Going even further out on a limb, the famous mathematical physicist Roger Penrose has speculated that quantum gravity is literally impossible to simulate using either an ordinary computer or a quantum computer, even with unlimited time and memory at your disposal. That would put simulating quantum gravity into a class of problems studied by the logicians Alan Turing and Kurt Gödel in the 1930s, which includes problems way harder than even the NP-complete problems—like determining whether a given computer program will ever stop running (the “halting problem”). Penrose further speculates that the human brain is sensitive to quantum gravity effects, and that this gives humans the ability to solve problems that are fundamentally unsolvable by computers. However, virtually no other expert in the relevant fields agrees with the arguments that lead Penrose to this provocative position.

What’s more, there are recent developments in quantum gravity that seem to support the opposite conclusion: that is, they hint that a standard quantum computer could efficiently simulate even quantum-gravitational processes, like the formation and evaporation of black holes. Most notably, the AdS/CFT correspondence, which emerged from string theory, posits a “duality” between two extremely different-looking kinds of theories. On one side of the duality is AdS (Anti de Sitter): a theory of quantum gravity for a hypothetical universe that has a negative cosmological constant, effectively causing the whole universe to be surrounded by a reflecting boundary. On the other side is a CFT (Conformal Field Theory): an “ordinary” quantum field theory, without gravity, that lives only on the boundary of the AdS space. The AdS/CFT correspondence, for which there’s now overwhelming evidence (though not yet a proof), says that any question about what happens in the AdS space can be translated into an “equivalent” question about the CFT, and vice versa.

This suggests that, if we wanted to simulate quantum gravity phenomena in AdS space, we might be able to do so by first translating to the CFT side, then simulating the CFT on our quantum computer, and finally translating the results back to AdS. The key point here is that, since the CFT doesn’t involve gravity, the difficulties of simulating it on a quantum computer are “merely” the relatively prosaic difficulties of simulating quantum field theory on a quantum computer. More broadly, the lesson of AdS/CFT is that, even if a quantum gravity theory seems “wild”—even if it involves nonlocality, wormholes, and other exotica—there might be a dual description of the theory that’s more “tame,” and that’s more amenable to simulation by a quantum computer. (For this to work, the translation between the AdS and CFT descriptions also needs to be computationally efficient—and it’s possible that there are situations where it isn’t.)

The Black Hole Problem

So, is there any other hope for doing something in Nature that a quantum computer couldn’t efficiently simulate? Let’s circle back from the abstruse reaches of string theory to some much older ideas about how to speed up computation. For example, wouldn’t it be great if you could program your computer to do the first step of a computation in one second, the second step in half a second, the third step in a quarter second, the fourth step in an eighth second, and so on—halving the amount of time with each additional step? If so, then much like in Zeno’s paradox, your computer would have completed infinitely many steps in a mere two seconds!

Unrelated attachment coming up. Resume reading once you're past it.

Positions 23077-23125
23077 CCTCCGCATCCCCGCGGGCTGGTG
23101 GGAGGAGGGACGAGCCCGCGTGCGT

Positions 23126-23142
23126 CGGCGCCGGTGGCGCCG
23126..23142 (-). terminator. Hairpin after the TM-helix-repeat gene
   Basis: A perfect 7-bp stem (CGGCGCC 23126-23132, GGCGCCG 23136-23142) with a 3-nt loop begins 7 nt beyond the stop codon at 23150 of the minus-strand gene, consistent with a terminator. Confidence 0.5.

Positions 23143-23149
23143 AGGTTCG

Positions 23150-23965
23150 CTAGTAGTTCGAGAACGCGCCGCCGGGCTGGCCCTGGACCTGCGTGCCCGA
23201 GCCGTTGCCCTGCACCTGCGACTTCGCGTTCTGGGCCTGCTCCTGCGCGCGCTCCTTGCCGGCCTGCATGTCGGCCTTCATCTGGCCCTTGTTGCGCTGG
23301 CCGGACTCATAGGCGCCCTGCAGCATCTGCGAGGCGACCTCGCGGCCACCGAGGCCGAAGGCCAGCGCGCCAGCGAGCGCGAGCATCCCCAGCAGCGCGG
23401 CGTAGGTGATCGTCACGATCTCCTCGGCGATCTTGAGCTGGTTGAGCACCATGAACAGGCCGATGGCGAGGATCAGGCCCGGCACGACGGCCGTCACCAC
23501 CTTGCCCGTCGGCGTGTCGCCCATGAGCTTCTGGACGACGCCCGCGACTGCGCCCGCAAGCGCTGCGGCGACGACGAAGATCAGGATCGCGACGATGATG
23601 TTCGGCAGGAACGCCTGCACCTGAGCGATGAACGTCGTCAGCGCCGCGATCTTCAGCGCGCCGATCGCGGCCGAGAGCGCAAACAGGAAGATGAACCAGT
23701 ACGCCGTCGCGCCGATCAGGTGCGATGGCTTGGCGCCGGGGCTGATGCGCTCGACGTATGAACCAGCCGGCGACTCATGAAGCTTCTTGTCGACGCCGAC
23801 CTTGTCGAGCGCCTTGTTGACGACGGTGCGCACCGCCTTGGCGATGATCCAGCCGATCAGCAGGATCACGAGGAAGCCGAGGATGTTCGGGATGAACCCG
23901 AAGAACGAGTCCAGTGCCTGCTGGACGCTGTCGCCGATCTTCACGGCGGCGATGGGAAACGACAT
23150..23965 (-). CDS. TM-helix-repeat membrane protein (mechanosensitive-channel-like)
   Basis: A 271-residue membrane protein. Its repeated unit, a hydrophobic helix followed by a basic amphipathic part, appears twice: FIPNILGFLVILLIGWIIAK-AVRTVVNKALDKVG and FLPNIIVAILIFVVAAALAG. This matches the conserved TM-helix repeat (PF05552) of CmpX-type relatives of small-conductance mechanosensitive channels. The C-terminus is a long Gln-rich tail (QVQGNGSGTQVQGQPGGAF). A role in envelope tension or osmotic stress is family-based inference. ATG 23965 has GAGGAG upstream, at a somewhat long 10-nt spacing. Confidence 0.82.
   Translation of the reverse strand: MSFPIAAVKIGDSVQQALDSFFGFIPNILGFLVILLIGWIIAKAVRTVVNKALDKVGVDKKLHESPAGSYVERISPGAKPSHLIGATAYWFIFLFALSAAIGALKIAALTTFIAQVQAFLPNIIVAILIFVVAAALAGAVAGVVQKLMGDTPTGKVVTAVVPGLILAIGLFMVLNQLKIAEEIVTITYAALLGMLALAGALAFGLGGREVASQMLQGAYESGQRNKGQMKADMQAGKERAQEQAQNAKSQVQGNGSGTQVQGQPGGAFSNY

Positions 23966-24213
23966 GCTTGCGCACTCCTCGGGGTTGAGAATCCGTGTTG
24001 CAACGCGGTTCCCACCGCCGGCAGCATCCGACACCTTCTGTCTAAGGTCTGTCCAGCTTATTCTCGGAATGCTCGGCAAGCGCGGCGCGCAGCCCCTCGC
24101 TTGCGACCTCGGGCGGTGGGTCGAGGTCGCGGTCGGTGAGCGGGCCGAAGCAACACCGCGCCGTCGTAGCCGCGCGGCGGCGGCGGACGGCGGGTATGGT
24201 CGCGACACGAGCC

Or, what if you could leave your computer on Earth, working on some incredibly hard calculation, then board a spaceship, accelerate to close to the speed of light, then decelerate and return to Earth? If you did this, then Einstein’s special theory of relativity firmly predicts that, depending on just how close you got to the speed of light, millions or even trillions of years would have elapsed in Earth’s frame of reference. Presumably, civilization would have collapsed and all your friends would be long dead. But if, hypothetically, you could find your computer in the ruins and it was still running, then you could learn the answer to your hard problem!

We’re now faced with a puzzle: What goes wrong if you try to accelerate computation using these sorts of tricks? The key factor is energy. Even in real life, there are hobbyists who “overclock” their computers, or run them faster than the recommended speed; for example, they might run a 1000 MHz chip at 2000 MHz. But the well-known danger in doing this is that your microchip might overheat and melt! Indeed, it’s precisely because of the danger of overheating that your computer has a fan. Now, the faster you run your computer, the more cooling you need—that’s why many supercomputers are cooled using liquid nitrogen. But cooling takes energy. So, is there some fundamental limit here? It turns out that there is. Suppose you wanted to cool your computer so completely that it could perform about 1043 operations per second—that is, one about operation per Planck time (where a Planck time, ~10-43 seconds, is the smallest measurable unit of time in quantum gravity). To run your computer that fast, you’d need so much energy concentrated in so small a space that, according to general relativity, your computer would collapse into a black hole!